Taken with the Pentax K200d in Av mode, aperture set to f2.8 to highlight the tree in a shallow depth of field and the Sigma 70mm F/2.8 EX DG Macro Lens with Manual Focus, I still had to correct for tone in Photoshop to bring out the details in the tree trunk.

Saturday, January 21, 2012

21/365 Photo Project - Best way to start your day

Best way to start your day

Cappuccino brewed by my wife at breakfast this morning. Taken with the Pentax K200d in Av mode, aperture set to f4 and the Sigma 70mm F/2.8 EX DG Macro Lens with Manual Focus, corrected for tone in Photoshop.

Friday, January 20, 2012

20/365 Photo Project - Snow on my car

Snow on my car

My wife said it best 'not every one's going to be a winner' ;) This photo of the snow on my car I was too lazy to clear off today (because I was rushing for the bus instead!). I wanted to see how well the camera would cope with the bright snow on the very black finish of the car.

Taken with the Pentax K200d in Av mode, aperture set to f8 and the Sigma 70mm F/2.8 EX DG Macro Lens with MF setting. Cropped slightly and corrected for tone in Photoshop.

Thursday, January 19, 2012

19/365 Photo Project - Bokeh Bulbs?

Bokeh Bulbs?

Today's photo proved to be a lot more complicated than I first thought. The goal was to capture the flowering bulbs (indoors) using a small aperture to ensure that background dining room furniture was suitably blurred out to not distract. Some 30 attempts later and I feel I accomplished only 66% of what I wanted to, I was hoping for a closing zoom with more of the flower petals in focus than they were.

The problem I encountered with selecting such a small aperture (in Av mode turning the dial to f2.8) is that only a minimum amount of light is being allowed in to hit the camera's senser. So a compromise was needed and I unintuitively switched off the camera's inbody camera shake compensation, upped the aperture to f4.5 and turned up the dimmer on the dining room light as far as it would go and decided on camera flash was needed. The result is above.

Taken with the Pentax K200d in Av mode, aperture set to f4.5 and the Sigma 70mm F/2.8 EX DG Macro Lens with MF setting. No cropping, corrected for tone and rotated 90 degrees in Photoshop.

Wednesday, January 18, 2012

18/365 Photo Project - Cold Winter Sun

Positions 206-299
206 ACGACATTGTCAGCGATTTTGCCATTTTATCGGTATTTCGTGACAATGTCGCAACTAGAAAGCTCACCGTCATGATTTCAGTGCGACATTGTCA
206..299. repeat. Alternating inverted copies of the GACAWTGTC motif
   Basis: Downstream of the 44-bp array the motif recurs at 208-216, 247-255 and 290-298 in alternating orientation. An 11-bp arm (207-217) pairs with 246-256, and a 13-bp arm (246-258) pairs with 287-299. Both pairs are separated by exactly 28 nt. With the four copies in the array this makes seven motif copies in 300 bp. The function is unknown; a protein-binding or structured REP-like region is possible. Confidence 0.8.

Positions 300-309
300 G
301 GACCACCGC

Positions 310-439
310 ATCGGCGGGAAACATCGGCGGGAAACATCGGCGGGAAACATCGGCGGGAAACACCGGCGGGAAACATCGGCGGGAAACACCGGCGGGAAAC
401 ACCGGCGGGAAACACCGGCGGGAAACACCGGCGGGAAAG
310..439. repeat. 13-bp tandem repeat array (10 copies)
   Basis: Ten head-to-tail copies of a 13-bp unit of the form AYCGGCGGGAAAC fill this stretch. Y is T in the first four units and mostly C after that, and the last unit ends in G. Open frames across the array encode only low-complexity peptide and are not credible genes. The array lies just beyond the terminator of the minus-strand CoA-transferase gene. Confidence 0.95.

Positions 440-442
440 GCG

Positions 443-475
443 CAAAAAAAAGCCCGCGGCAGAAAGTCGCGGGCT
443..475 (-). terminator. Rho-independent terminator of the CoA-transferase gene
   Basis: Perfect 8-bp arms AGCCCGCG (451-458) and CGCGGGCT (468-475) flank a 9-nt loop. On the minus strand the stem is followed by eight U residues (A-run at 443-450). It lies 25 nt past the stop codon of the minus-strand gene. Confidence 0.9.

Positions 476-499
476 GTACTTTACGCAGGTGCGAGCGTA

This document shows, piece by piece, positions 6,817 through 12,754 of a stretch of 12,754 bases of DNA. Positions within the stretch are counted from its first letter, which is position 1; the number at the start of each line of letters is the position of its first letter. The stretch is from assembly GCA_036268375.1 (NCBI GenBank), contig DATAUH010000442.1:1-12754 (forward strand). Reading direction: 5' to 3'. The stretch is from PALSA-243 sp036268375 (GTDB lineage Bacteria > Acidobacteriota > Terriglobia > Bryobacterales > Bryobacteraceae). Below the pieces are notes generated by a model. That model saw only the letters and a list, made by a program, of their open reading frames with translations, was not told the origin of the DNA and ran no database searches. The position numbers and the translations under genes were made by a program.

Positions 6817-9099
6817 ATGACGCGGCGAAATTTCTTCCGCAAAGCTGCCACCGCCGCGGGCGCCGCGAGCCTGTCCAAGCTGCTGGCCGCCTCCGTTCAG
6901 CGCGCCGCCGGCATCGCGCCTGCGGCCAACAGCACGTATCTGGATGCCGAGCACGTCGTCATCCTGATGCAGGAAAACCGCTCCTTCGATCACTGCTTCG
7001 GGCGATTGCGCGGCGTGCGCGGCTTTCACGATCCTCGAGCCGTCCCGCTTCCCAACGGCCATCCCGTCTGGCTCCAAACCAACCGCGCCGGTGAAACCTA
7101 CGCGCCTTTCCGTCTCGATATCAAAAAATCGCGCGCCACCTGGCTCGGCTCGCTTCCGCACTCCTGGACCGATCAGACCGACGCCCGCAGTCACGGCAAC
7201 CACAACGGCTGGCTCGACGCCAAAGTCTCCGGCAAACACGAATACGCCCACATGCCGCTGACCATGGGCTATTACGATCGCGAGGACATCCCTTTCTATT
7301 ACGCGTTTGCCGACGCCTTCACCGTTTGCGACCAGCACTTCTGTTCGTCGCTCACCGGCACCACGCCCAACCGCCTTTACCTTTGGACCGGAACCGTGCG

Cold Winter Sun, South Boston MA

Today's photo breaks the rule of taking a photograph in to the sun but certainly captures the brisk feeling of a Winter's day in South Boston MA. This image certainly could benefit from the vertical correction technique of my previous blog post, note the lampposts and fence leaning inward. Taken with the LG Rumor Touch phone.

The GPS co-ords recorded by the phone camera for this image (embedded in the uploaded JPEG) are GPSLatitude 42.340278, GPSLongitude -71.048889.

Tuesday, January 17, 2012

Photoshop #2 - How to correct vertical lens distortion

Image taken at street level has visible vertical convergence

We've all been there, out and about walking (or driving as was the case above) around town and we see it, a tall building or structure that stands out and we want to capture it's vastness. As was the case for me in the image above the Financial District of Boston demonstrates what we end up with due to perspective of the lens to what it is shooting is tall lines of the buildings converging together at the top of the photograph as if falling towards each over as the buildings height increases.

Those of you who are fortunate to have a small fortune to spend on such equipment as a tilt-shift lens don't need to worry about such concerns. Such a tool mechanically alters the plane of the camera's lens to match the perspective of the building thus preventing those converging lines, if however you are like me you will have to rely on post processing techniques to deal with such problems.